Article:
Getting restless in your current state? Check your bank balance before you move. We compiled data on over 100 million homes to find the three priciest (and least pricey) states for buying a house.
Note that we used final sales prices—not list prices—and that all numbers are from February, 2014.
48. West Virginia - $95,000
While West Virginia’s Jefferson County includes several high-priced properties, Nicholas and Wood County are home to some of the most affordable houses in the nation, with median selling prices of $55,000 and $60,000, respectively. As a general rule, houses in West Virginia tend to get more expensive to the north and east (nearer to Washington DC) and less expensive to the south and west.
49. Ohio - $91,450
West Virginia's northern neighbor, Ohio, earns the second-to-last spot on the list, with a median home selling price of just $91,450. The two counties most responsible for Ohio’s depressed market include Adams ($25,750), which lies just north of the Kentucky border, and Paulding ($33,675), which sits just south of #50 on this list.
50. Michigan - $82,000
Despite the auto industry’s resurgence, Michigan houses remain the cheapest in America, particularly near Flint and Detroit. During the 2007/2008 downturn, homes in Michigan’s largest county, Wayne, dropped from over $100,000 to under $15,000 in a matter of months. Recovery has been slow. Today, those same houses sell for a median price of only ~$25,000. (Note that Michigan home selling prices are particularly volatile from month to month—depending on sales, median values can jump up and down $50,000 every 30 days.)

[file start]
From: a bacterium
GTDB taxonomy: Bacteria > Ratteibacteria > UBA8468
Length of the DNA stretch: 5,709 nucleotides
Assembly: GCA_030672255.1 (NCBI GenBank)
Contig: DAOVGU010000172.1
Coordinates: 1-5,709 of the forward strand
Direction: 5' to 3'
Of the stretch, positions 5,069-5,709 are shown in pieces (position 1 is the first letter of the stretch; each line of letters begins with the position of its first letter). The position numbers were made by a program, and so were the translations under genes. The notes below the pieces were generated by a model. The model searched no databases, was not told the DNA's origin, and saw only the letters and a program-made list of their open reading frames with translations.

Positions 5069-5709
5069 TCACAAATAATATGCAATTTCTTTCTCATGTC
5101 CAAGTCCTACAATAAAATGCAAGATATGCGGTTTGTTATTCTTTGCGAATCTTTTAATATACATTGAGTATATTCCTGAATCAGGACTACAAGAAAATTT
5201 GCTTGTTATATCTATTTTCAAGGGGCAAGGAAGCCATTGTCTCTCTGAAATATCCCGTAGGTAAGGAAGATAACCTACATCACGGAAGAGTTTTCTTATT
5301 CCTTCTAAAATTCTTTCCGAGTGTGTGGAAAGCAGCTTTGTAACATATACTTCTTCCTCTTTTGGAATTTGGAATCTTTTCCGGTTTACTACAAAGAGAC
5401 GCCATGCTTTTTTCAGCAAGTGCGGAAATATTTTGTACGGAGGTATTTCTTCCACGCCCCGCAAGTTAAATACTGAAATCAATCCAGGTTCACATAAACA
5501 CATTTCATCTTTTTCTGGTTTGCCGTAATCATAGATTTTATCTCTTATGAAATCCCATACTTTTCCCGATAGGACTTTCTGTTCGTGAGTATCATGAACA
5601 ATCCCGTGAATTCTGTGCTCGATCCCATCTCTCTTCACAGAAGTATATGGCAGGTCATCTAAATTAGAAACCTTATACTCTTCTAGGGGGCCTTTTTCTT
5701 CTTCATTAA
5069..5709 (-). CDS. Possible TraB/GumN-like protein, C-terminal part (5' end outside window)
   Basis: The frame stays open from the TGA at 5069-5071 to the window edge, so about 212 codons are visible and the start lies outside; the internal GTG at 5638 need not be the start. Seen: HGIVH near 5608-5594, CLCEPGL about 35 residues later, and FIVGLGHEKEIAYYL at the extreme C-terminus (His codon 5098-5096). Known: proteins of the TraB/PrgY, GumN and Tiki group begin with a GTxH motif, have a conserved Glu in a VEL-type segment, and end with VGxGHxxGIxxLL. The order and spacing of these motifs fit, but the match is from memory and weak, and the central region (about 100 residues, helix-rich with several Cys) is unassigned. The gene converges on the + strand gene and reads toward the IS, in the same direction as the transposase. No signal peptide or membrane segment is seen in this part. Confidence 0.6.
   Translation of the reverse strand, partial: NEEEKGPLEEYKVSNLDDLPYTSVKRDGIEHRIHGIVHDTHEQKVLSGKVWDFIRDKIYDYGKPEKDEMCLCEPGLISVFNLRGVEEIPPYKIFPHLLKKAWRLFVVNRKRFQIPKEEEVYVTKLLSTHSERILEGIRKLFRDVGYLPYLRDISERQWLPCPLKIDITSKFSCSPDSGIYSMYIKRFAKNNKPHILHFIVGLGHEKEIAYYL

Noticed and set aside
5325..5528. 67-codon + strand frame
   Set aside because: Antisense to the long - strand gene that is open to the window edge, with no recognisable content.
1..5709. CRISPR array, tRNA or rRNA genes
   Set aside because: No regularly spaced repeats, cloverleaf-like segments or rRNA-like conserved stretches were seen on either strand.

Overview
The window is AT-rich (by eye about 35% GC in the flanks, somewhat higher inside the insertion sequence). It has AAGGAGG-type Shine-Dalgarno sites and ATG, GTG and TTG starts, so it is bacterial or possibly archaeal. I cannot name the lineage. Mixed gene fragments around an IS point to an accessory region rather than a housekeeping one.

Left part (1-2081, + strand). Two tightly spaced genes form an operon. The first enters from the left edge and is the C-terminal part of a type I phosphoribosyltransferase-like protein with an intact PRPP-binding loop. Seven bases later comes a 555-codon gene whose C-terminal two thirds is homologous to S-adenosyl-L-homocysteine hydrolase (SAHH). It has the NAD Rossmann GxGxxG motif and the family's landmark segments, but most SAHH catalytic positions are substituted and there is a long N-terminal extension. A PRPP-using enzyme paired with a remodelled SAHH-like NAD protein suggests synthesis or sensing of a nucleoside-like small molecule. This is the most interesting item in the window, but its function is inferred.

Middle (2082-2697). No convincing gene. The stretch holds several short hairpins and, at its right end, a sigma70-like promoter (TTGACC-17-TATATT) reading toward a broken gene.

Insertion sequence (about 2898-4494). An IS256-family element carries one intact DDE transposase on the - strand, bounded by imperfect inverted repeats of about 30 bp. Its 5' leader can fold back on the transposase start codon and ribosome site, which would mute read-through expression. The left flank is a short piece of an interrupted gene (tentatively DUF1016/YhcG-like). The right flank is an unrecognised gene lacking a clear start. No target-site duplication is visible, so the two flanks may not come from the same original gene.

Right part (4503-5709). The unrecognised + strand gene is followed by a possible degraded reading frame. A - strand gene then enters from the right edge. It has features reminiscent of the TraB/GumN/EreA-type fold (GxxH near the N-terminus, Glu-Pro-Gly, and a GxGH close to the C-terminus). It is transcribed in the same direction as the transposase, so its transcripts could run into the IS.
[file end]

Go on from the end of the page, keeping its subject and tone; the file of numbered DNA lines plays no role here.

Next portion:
1. Hawaii - $412,400
The country’s youngest state is also the most expensive, with a median home selling price of $412,400. The biggest offender is Honolulu County, which includes the state’s capital and many of the priciest oceanfront properties—most houses in Honolulu sell for over $450,000. Popular tourist destination Maui is Hawaii’s next most-expensive county, with the median house going for $426,000.
2. California - $355,000
California is home to some of the priciest individual counties in America, including San Francisco ($960,000), Marin ($760,000), and San Mateo ($762,000). Silicon Valley might house some of the most successful entrepreneurs in the world, but for the rest of us, it’s quickly becoming impossible to afford. Those determined to live in The Golden State at a reasonable price should prospect north and east of the Bay Area in countries like Modoc, Lassen, and Del Norte, each of which offer houses at prices well under $100,000.
3. New York - $314,000
An international business center and perennial tourist favorite, New York City and its surrounding counties make New York state a particularly pricey region. Manhattan ($830,000) features New York’s most expensive properties, while Westchester County ($550,000) and Brooklyn ($525,000) also clock in far higher than national averages. Even with more affordable houses along the outskirts of the state, the median home selling price remains $314,000, good enough for third in the nation.